Share this entry

Share this page


Pronunciation: /ʃraʊd/

Translation of shroud in Spanish:


  • 1.1 (for corpse) mortaja (feminine), sudario (masculine) a shroud of mystery/secrecy un velo de misterio/silencio
    Example sentences
    • Nevertheless, the image is believed by many to be a negative image of the crucified Christ and the shroud is believed to be his burial shroud.
    • Sometimes the quilts are eventually used as a shroud for burial.
    • The burial shroud was lying where the body had been placed and the headpiece was folded neatly and put in a different part of the tomb.
    1.2 [Nautical/Náutica] obenque (masculine)
    Example sentences
    • The side decks are uncluttered except for the necessary genoa track and the mast shrouds are well inboard for easy passage and improved sheeting angles.
    • There is an anchor locker forward and rigging shrouds are well inboard for easy passage fore and aft.
    • The rig is a simple deck-stepped mast-head sloop with single upper shrouds and spreaders, double lower shrouds and split backstay.

transitive verb/verbo transitivo

  • envolver*to be shrouded in sth the town was shrouded in fog/gloom [literary/literario] un velo de niebla/de tristeza envolvía la ciudad [literary/literario] a case shrouded in mystery un caso envuelto en un velo de misterio, un caso rodeado de misterio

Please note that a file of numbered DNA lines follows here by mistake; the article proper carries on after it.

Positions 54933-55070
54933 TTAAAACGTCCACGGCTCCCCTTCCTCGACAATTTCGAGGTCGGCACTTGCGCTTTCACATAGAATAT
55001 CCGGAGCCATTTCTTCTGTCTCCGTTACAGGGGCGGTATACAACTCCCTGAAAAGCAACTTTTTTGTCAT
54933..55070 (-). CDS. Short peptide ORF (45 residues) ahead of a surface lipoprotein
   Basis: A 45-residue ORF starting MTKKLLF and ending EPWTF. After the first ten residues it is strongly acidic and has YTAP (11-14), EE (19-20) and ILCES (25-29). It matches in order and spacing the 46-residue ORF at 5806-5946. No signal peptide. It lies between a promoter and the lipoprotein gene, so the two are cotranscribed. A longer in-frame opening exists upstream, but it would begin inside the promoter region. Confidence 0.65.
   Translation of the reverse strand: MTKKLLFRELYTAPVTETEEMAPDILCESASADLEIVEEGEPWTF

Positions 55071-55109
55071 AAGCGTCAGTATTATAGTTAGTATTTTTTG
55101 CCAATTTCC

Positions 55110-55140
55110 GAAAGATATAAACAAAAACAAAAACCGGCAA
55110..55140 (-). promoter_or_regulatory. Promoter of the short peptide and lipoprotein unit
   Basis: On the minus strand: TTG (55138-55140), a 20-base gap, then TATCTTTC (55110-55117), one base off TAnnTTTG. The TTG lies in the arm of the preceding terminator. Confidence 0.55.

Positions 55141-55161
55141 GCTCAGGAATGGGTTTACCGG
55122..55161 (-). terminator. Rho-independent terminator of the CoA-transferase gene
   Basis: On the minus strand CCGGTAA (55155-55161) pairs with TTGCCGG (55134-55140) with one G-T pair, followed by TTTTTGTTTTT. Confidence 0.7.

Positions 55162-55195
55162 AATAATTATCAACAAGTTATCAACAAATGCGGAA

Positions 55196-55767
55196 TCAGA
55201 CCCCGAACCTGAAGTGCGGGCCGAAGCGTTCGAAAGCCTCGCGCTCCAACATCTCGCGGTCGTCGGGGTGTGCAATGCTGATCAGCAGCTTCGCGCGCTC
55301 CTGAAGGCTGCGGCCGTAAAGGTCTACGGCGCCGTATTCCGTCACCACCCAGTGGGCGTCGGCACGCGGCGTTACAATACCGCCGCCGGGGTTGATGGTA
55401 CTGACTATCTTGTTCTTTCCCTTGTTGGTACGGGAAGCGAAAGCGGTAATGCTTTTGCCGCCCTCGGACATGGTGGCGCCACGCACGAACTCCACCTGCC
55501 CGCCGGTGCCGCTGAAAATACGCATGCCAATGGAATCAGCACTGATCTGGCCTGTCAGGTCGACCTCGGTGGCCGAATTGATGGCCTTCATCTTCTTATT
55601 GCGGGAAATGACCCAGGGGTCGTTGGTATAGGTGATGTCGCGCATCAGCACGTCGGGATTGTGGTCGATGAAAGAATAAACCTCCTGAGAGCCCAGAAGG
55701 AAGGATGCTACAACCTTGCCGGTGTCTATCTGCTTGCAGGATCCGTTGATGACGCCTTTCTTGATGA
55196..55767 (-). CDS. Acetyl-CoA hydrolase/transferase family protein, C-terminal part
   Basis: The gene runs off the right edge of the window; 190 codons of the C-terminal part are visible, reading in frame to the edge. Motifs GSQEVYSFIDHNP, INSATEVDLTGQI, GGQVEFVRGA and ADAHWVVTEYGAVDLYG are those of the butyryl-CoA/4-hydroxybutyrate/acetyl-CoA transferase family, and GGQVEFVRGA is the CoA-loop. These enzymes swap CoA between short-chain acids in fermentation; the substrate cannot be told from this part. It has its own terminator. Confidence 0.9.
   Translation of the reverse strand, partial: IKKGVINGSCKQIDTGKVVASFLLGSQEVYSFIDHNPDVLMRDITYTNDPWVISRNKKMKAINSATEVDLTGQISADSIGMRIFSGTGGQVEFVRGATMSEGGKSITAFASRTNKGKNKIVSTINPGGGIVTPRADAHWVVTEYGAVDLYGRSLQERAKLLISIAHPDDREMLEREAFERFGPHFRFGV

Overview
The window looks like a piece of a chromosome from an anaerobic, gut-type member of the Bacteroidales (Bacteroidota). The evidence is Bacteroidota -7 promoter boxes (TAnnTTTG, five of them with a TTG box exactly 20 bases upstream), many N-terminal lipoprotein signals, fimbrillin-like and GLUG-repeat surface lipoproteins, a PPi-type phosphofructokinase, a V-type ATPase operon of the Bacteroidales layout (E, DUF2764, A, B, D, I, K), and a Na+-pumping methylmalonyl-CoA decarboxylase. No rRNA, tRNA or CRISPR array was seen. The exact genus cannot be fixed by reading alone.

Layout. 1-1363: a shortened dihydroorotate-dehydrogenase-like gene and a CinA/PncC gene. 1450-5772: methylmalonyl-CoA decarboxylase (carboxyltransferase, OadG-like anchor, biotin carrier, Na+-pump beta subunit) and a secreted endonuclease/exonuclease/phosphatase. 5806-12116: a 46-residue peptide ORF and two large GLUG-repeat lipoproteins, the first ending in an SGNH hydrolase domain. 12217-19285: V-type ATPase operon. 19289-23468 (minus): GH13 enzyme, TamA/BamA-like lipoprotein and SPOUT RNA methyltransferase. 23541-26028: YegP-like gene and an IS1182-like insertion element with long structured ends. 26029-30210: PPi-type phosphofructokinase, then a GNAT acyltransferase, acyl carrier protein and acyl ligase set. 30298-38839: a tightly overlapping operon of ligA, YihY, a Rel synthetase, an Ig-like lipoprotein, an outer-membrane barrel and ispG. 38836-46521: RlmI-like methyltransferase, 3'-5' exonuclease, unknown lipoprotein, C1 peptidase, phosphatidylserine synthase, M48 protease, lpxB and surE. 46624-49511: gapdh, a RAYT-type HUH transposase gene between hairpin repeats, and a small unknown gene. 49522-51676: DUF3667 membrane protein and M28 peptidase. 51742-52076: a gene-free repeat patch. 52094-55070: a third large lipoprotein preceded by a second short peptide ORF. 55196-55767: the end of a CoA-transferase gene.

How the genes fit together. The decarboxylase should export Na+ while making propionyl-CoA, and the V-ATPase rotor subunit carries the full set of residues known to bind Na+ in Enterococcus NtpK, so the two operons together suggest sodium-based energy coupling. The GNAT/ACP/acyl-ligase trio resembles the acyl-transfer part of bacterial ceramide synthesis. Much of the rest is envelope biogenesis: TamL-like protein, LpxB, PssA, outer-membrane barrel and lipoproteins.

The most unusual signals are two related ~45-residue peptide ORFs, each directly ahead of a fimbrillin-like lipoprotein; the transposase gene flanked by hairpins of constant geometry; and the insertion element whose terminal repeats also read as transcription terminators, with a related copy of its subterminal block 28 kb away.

Definition of shroud in:

Share this entry

Share this page


What do you find interesting about this word or phrase?

Comments that don't adhere to our Community Guidelines may be moderated or removed.

Get more from Oxford Dictionaries

Subscribe to remove adverts and access premium resources

Word of the day cal
lime …
Cultural fact of the day

Sherry is produced in an area of chalky soil known as albariza lying between the towns of Puerto de Santa María, Sanlúcar de Barrameda, and Jerez de la Frontera in Cádiz province. It is from Jerez that sherry takes its English name. Sherries, made from grape varieties including Palomino and Pedro Ximénez, are drunk worldwide as an aperitif, and in Spain as an accompaniment to tapas. The styles of jerez vary from the pale fino and manzanilla to the darker aromatic oloroso and amontillado.